Five years since Antony Hegarty’s Mercury Prize win left the Kaiser Chiefs spluttering into their Tetleys about the injustice of a “foreigner” winning the award, Chichester’s most androgynous being has scarcely stood still. In the mere 21 months since his third album The Crying Light, he’s curated art exhibitions in London, Paris and Turin and made a memorable appearance with Yoko Ono at Ornette Coleman‘s Meltdown.
Not that you’d guess at such a frantic workrate by listening to Swanlights. Hegarty’s fourth album strictly follows the template laid down by his previous records: fragile, sombre and wistful, always dominated by that extraordinary tremulous voice, seemingly forever on the brink of bursting into tears. Most surprisingly, for anyone weighed down by the grief and gloom of The Crying Light, is that Antony seems to have lightened up a bit this time round.
The reason for this new happiness is, inevitably, love. And although much of Swanlights isn’t so different from what’s gone before, that lightness of touch makes a huge difference. The self-explanatory I’m In Love is just glorious, with Hegarty exclaiming that “You need only say the word, and I’ll kiss you like a hummingbird” while strings swell lovingly in the background. You’ll even forgive him for resorting to scat singing at one point.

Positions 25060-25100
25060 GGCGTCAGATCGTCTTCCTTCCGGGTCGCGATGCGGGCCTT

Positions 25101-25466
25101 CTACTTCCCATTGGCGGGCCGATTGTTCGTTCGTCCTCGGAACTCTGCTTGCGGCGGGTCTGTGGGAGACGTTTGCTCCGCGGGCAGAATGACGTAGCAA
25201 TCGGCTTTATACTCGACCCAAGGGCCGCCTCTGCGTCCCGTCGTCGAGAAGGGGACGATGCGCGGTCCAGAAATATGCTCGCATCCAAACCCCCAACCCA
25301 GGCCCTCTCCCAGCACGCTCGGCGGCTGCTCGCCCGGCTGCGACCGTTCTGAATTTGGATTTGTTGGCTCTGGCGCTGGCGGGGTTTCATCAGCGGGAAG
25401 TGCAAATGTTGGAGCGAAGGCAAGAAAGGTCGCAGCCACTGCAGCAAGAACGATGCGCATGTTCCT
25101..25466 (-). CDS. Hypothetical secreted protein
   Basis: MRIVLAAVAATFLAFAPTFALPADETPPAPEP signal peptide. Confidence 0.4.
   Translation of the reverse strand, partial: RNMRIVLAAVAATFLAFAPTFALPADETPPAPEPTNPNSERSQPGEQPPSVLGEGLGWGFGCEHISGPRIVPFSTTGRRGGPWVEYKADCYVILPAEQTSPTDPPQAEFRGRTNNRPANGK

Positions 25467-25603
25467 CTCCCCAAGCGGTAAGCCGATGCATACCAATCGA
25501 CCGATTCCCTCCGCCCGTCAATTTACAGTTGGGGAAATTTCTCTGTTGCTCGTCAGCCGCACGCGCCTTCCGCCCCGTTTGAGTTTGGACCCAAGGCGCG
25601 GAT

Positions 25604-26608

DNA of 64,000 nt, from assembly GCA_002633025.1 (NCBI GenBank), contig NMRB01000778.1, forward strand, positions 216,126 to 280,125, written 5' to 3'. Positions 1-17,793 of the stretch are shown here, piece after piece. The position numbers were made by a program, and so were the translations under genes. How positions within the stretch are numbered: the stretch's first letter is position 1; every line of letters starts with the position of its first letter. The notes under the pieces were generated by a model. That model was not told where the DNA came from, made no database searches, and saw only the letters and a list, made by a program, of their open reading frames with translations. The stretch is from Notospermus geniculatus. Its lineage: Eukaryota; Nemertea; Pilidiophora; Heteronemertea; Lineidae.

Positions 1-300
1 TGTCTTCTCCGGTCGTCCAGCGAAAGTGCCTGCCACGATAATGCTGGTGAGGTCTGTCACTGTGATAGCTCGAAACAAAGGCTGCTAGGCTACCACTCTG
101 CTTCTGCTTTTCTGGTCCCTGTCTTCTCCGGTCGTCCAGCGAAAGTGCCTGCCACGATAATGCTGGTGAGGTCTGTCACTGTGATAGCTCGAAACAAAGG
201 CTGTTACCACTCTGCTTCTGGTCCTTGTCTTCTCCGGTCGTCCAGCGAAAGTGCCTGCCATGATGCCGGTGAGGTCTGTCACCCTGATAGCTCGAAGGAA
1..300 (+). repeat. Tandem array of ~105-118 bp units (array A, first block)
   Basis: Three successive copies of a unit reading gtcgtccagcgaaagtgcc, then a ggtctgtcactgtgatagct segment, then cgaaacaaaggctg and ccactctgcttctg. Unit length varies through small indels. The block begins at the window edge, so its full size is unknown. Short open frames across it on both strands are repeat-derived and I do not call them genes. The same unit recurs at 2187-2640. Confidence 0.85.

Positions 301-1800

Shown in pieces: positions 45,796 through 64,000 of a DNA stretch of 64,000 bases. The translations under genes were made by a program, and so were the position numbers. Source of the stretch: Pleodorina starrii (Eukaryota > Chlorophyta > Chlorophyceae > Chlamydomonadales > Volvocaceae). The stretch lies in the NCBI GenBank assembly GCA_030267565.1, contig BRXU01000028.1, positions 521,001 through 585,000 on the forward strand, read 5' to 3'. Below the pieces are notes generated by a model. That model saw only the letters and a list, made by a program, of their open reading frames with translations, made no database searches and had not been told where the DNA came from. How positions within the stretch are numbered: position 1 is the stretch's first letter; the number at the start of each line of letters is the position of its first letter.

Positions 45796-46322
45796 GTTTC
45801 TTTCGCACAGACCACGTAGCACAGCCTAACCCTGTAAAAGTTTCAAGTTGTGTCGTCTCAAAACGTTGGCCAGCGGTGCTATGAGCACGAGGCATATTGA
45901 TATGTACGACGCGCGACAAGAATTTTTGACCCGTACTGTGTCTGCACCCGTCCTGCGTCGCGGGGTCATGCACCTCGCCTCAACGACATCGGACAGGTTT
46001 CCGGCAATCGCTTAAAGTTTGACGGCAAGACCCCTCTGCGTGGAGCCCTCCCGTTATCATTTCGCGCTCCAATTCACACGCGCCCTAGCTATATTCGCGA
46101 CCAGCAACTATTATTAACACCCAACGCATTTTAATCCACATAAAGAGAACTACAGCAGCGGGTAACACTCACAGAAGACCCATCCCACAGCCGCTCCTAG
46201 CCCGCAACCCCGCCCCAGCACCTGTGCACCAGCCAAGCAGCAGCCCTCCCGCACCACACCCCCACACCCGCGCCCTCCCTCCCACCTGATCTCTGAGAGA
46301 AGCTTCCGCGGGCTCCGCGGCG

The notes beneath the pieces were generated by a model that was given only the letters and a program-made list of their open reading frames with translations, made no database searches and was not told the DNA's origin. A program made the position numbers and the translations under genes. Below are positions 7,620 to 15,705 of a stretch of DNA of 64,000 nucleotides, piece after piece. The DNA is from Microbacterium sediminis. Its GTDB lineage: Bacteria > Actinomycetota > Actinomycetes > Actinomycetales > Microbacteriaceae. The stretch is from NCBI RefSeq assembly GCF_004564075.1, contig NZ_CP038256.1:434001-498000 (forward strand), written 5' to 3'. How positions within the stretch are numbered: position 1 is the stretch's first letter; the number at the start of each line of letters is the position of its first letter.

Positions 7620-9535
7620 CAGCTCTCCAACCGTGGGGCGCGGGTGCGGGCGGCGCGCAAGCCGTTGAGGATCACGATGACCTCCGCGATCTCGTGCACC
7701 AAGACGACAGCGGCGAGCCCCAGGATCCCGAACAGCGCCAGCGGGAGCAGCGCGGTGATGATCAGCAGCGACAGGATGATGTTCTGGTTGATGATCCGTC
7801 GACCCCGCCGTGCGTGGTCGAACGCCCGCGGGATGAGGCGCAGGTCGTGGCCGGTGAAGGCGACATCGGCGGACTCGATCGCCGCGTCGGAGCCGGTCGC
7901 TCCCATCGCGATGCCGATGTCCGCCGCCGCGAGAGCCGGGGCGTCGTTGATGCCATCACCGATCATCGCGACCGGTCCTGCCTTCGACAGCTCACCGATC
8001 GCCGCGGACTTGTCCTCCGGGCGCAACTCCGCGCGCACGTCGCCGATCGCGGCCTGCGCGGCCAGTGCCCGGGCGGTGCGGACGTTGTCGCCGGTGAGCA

Opening track Everything Is New also shines this new-found brightness all around it, with Hegarty expressing his wonder simply by repeating the song’s title over and over again, while Thank You For Your Love is possibly the record’s most accessible moment, a beautiful piano led ballad – again, there’s lots of lyrical repetition here, but it’s easy to identify with sentiments like “when I was lost in the darkness, thank you for your love”. The unexpected appearance of a horn section makes for an unlikely muscular chorus.
Of course, it wouldn’t be an Antony And The Johnsons record without a healthy dollop of mysterious darkness. The title track is six minutes of ethereal wonder, an odd drone running through the song adding a degree of tension. Björk also appears on Flétta, a track sung entirely in Icelandic – the two vocals combine perfectly, but it’s all a bit too austere to really satisfy.
If there’s a fault here, it’s that it can all be a bit too long-winded. Christina’s Farm is seven minutes long and, at times, is brilliant. Yet the pace meanders around, being pushed to its limit with too much mournful woodwind coming to the fore – a shame, because with its callbacks to the title track, it makes for an effective circular end to the album.
As with Hegarty’s previous releases, there remains the sense that this is an album to be admired, rather than loved, but that’s not to take anything away from the beautiful craftsmanship on display here. Everything may not be that new, but as ever with Hegarty, it’s well worth a listen.